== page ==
The head of the Catholic Church in Britain has apologised for hurt caused to young unmarried mothers who say they were pressured into giving up their babies for adoption in the years after the Second World War.
Cardinal Vincent Nichols, Archbishop of Westminster, said practices by adoption agencies acting in the name of the Catholic Church were "lacking in care and sensitivity", along with those of other religious and state organisations involved in adoption during that period.
It comes as lawyers investigating the issue called on UK Home Secretary Amber Rudd to launch a public inquiry into the scandal.
The Cardinal's apology features in an ITV documentary, Britain's Adoption Scandal: Breaking The Silence, in which women speak about their traumatic experiences of having their babies adopted via the Catholic Church, the Church of England and the Salvation Army, among other organisations.
Following allegations made in the programme, the Cardinal said: "The Catholic Church understands and acknowledges the grief and pain caused by the giving up of a child through adoption.
"The practices of all adoption agencies reflected the social values at that time and were sometimes lacking in care and sensitivity. We apologise for the hurt caused by agencies acting in the name of the Catholic Church."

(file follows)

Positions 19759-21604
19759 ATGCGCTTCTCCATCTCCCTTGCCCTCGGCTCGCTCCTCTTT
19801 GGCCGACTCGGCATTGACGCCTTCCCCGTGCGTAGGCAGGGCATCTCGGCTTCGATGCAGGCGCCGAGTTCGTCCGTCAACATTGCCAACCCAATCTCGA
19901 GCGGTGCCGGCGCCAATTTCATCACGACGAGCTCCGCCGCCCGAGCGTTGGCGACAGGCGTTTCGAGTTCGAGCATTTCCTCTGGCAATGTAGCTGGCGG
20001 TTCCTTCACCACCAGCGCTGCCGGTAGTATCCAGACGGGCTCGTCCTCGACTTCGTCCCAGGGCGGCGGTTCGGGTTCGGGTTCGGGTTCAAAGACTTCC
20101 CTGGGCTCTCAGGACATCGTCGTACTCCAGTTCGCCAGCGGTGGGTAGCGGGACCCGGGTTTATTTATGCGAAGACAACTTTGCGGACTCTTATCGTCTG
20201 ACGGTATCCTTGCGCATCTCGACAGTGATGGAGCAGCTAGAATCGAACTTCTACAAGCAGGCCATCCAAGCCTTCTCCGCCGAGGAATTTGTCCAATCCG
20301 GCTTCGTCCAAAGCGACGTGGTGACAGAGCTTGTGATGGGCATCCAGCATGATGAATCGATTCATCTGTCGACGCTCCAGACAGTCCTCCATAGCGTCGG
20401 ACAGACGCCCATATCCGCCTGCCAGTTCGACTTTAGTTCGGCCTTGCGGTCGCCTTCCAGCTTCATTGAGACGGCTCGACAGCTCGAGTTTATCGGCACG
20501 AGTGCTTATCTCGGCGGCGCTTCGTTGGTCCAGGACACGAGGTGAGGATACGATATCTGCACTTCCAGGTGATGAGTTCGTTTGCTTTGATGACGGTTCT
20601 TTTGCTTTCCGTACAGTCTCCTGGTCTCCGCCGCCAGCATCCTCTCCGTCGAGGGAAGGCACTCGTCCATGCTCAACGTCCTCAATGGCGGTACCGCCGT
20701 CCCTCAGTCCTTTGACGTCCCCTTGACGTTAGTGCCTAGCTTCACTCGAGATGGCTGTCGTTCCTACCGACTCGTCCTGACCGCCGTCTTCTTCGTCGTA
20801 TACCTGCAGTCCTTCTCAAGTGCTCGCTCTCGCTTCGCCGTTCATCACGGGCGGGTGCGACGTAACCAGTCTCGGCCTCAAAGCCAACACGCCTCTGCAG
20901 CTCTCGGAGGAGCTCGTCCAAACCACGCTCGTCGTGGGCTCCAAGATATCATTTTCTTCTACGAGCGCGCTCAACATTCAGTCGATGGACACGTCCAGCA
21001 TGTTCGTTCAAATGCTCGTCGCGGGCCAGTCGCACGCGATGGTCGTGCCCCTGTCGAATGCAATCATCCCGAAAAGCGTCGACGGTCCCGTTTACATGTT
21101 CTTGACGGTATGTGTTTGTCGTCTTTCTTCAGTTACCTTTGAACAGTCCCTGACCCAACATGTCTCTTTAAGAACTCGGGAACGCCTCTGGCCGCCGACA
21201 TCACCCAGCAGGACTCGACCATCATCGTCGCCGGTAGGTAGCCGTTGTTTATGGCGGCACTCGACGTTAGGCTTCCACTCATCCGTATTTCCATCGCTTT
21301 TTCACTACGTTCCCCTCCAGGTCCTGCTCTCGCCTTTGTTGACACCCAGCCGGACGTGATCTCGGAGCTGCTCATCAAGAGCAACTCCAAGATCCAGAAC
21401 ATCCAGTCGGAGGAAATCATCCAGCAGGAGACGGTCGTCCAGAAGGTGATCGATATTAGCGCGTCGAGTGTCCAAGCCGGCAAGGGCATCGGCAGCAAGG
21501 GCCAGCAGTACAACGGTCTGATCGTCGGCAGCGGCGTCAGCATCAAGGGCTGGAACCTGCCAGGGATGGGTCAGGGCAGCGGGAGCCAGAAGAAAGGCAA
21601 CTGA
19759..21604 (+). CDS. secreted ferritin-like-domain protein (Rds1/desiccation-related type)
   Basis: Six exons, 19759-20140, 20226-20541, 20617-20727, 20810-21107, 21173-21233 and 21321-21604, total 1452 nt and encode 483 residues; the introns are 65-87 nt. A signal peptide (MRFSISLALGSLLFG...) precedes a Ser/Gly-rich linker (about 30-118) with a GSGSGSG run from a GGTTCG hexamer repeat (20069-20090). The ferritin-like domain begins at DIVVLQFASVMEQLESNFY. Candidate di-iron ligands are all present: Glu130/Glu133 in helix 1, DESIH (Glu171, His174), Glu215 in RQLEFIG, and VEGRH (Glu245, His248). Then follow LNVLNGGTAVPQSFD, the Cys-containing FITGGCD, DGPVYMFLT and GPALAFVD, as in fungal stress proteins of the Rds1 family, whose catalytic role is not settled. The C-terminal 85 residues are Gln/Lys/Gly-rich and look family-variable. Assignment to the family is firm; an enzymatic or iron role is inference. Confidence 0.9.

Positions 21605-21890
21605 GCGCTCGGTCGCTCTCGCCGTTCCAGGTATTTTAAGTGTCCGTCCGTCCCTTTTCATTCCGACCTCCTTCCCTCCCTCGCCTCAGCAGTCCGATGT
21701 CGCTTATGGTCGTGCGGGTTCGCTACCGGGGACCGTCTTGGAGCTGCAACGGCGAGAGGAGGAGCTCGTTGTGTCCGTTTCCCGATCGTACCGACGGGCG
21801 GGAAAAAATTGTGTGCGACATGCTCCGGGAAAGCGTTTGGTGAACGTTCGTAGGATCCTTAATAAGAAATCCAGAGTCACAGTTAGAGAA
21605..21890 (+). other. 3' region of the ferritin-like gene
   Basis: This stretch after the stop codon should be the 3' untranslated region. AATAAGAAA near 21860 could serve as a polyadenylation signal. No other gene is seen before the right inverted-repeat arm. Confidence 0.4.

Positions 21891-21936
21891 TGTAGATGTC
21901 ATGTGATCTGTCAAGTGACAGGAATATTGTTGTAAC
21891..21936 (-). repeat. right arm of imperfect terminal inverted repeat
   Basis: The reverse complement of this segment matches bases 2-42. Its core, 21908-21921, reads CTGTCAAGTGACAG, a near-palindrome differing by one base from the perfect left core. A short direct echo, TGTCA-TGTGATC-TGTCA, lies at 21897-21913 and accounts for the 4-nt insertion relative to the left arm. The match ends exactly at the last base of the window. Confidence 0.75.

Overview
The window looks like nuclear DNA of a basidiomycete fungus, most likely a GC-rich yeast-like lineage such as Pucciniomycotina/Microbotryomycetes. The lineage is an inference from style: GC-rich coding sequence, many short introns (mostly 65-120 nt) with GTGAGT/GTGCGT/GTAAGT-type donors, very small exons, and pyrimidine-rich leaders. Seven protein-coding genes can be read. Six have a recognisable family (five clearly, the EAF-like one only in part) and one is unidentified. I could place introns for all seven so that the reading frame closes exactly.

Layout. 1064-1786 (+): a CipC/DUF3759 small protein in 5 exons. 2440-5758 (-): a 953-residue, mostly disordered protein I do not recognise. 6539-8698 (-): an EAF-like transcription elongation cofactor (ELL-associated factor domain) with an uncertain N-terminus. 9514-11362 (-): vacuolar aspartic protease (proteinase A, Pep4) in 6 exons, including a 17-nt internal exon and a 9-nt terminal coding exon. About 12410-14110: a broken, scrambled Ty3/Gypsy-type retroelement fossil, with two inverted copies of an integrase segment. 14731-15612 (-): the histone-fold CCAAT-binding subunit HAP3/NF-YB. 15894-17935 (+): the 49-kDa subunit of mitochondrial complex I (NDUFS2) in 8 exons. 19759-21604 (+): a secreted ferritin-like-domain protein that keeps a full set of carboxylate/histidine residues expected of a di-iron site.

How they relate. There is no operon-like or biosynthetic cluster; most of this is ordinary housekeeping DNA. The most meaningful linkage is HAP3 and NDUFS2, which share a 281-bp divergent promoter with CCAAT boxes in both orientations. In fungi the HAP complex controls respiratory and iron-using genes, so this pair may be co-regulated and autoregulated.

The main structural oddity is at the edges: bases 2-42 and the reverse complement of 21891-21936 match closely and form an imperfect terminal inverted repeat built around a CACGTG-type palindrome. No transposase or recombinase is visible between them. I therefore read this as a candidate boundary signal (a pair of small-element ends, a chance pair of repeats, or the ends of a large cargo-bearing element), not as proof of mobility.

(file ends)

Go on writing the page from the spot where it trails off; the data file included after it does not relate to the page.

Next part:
Carolynn Gallwey, from Bhatt Murphy Solicitors, is preparing a case for an inquiry into the issue.
She said: "These women were told not to speak about what had happened to them. But now they're entitled to have their experiences recognised and the only way to do that is through a public inquiry."
In 1976 a change in the law gave local authorities responsibility for handling adoptions in Britain.
But in the 30 years before half a million adoptions took place, mostly of babies born to young unmarried mothers. Most were overseen by voluntary organisations, the majority of which were religious and whose social workers were known as moral welfare officers.
:: Britain's Adoption Scandal: Breaking The Silence is on ITV at 9pm on November 9.